Tapping into the arts helps students—and teachers—make an emotional investment in reading
Plagiarism is both easier to commit due to the tremendous amount of content “out there,” but also ridiculously easy to catch with a simple Google search. As an English teacher, I’ve found that if my assignment can be easily plagiarized, it probably isn’t that engaging for kiddos. For example, if I ask students to do a reader’s response to Stargirl, The Giver, or The Outsiders, they can find plenty of online examples and summaries. However, if I offer students artist choices, not only do they become emotionally invested in the projects, they also have a purpose for reading other than “I told you to.” As all middle school educators know, motivating middle schoolers can sometimes be a challenge!
I teach at a large middle school in New York, so collaborating with an art or music teacher is often difficult since we don’t always share the same students. I’ve compensated for that in my own classroom by creating projects that allow students to creatively respond to literature instead of perform rote tasks. I tell my students, “The assumption is that you read the book and understand it. I’m not going to give you a task that proves that you read it because that is easily faked. Sad but true. Instead, use this project to intrigue us or draw us into a conversation.” Here are a few of my favorite creative options that I offer students in response to independent reading:
Create a playlist that you might find on the protagonist’s phone or Ipod. Be sure to include the multiple moods your character experiences. Arrange the songs chronologically so that the first song correlates with the first few chapters, the second song goes along with the next few chapters and so on. There should be at least eight songs. Make an MP3 or share links with me to the songs. For each song, write a few sentences as if you were the character describing the selections.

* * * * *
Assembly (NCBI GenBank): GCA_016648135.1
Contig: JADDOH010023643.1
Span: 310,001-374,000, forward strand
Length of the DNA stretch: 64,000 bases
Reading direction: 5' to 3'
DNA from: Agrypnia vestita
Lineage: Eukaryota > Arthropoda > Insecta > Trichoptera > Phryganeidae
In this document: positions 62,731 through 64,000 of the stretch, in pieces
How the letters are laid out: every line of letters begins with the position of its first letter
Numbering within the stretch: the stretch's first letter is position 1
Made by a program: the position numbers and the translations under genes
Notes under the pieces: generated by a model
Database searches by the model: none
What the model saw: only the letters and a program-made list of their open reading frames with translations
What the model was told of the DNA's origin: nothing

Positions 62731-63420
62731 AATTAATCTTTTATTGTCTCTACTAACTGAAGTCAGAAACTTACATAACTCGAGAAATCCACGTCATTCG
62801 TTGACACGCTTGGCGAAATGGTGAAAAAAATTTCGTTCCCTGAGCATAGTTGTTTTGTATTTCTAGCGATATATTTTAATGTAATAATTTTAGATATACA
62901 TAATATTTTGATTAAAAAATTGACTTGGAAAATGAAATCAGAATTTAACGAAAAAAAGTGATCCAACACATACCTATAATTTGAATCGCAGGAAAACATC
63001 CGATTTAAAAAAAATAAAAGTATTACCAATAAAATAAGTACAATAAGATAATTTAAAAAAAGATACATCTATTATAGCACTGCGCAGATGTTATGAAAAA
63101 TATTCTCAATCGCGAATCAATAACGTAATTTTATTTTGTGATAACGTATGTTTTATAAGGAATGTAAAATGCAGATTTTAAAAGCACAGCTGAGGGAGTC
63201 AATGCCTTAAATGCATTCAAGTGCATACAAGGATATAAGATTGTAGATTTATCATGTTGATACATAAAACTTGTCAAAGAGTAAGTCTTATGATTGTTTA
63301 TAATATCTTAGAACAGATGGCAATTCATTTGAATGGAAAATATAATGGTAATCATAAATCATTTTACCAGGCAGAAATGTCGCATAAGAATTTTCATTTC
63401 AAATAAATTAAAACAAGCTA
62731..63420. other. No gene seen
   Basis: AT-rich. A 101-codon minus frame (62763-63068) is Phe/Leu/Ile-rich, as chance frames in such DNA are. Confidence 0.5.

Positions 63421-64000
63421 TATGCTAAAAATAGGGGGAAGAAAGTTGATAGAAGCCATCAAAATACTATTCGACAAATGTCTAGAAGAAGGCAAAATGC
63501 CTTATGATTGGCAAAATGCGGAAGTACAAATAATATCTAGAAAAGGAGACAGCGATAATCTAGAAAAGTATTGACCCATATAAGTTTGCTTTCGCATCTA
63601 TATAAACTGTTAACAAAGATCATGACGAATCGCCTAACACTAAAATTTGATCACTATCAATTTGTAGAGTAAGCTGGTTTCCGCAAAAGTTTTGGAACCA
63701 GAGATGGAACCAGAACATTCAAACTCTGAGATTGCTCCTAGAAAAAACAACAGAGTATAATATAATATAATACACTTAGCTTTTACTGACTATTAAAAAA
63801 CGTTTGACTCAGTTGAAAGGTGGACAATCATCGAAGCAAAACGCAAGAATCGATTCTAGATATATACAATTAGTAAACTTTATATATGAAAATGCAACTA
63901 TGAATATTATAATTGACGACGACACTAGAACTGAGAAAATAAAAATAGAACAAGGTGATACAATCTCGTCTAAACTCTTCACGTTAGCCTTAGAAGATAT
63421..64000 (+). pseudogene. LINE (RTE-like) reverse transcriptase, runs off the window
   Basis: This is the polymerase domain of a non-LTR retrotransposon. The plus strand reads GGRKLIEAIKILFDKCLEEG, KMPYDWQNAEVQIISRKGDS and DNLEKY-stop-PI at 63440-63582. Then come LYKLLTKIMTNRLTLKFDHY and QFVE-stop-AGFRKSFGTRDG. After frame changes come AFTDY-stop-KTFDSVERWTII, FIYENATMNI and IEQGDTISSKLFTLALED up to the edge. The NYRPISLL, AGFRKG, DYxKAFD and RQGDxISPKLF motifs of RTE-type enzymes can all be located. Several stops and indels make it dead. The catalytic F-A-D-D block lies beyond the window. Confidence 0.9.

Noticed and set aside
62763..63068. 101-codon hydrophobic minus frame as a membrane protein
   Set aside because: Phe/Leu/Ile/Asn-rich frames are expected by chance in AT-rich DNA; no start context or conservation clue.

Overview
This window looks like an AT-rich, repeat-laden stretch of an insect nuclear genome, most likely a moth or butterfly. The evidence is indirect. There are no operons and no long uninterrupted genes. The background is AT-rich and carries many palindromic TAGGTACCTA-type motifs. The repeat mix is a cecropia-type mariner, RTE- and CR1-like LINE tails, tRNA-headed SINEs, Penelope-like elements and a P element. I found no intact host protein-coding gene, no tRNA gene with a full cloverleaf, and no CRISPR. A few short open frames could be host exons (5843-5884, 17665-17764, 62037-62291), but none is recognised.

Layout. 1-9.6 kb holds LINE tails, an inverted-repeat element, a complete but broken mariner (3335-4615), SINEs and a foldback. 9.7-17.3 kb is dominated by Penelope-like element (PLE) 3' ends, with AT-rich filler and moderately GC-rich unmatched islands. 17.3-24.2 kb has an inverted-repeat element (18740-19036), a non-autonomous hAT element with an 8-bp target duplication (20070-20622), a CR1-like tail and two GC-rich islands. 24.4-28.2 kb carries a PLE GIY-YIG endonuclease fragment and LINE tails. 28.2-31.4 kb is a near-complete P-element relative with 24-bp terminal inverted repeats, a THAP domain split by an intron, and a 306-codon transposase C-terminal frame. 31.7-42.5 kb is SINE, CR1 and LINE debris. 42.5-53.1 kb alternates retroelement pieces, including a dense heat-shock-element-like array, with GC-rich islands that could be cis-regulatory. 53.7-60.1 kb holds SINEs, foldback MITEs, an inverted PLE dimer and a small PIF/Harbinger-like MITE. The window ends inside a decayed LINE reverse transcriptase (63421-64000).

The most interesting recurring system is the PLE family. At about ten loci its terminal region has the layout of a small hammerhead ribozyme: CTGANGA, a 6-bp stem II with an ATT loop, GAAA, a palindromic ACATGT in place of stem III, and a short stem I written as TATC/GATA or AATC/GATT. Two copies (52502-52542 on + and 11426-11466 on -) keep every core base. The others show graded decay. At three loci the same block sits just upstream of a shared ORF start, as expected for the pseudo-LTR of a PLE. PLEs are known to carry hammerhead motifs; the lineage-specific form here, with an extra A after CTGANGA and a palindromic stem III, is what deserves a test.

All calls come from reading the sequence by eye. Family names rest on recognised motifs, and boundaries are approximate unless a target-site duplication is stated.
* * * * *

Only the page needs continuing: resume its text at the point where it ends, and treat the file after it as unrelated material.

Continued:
Using GarageBand or some other platform, create an original soundtrack to the book. Follow the same general directions as above, focusing on the moods your character experiences throughout the course of the novel.
Create a piece of artwork that captures the essence of your book. Incorporate at least ten quotes that are important to the theme. You may “hide” the quotes, or they can be overt. On a separate sheet of paper, explain why you chose the quotes.
These are three examples that have highly engaged my middle school students, prevented the boring book report summary that is easily plagiarized, and made my job infinitely more interesting and rich. Conversations about why a student chose a particular song or how they slyly incorporated quotes into the strands of hair in the portrait they created are fascinating. Reading another summary? Not so much.
If there is one shift in education that has the most potential to enrich the lives of our students and create critical thinkers it is the move away from memorization and summarizing. These tasks make reading unappealing, assuming that we are making them do it in the first place. How can I convince anyone that reading is an amazing portal to vicarious experiences if I’m making you prove you read it? This is where book selection is key, and your school librarian can be an amazing resource for you and your students. Share conversations with your students about abandoning books yourself. I know that if I’m not hooked in the first chapter, I might as well move on to something else. Allowing students this type of freedom and choice will lead to engaged readers who want to express their reactions, artistically represent emotions and critical thinking, as well as create art that makes them proud of their learning.
My shift to providing engaging and creative assignments that tap into the arts has led to a young girl composing a funeral march for a character who’d been lost at sea, a vase with quotes woven into vines, an entire city of LEGO pieces, animations, masks, and recreated scenes in sculpture. Students have created videos of themselves acting out critical scenes, talk shows where they pretend to interview the author, and commercials that advertise an important symbol from the novel. Deane Alban, in her article, “The Mental Health Benefits of Art Are for Everyone,” explains the magic motivation that occurs: “Creating art increases the feel-good neurotransmitter dopamine. Dopamine has been called the ‘motivation molecule.’ It boosts drive, focus, and concentration. It enables you to plan ahead and resist impulses so that you can achieve your goals.” I don’t know about you, but I usually have a room full of middle school kiddos who could use more of the “motivation molecule!”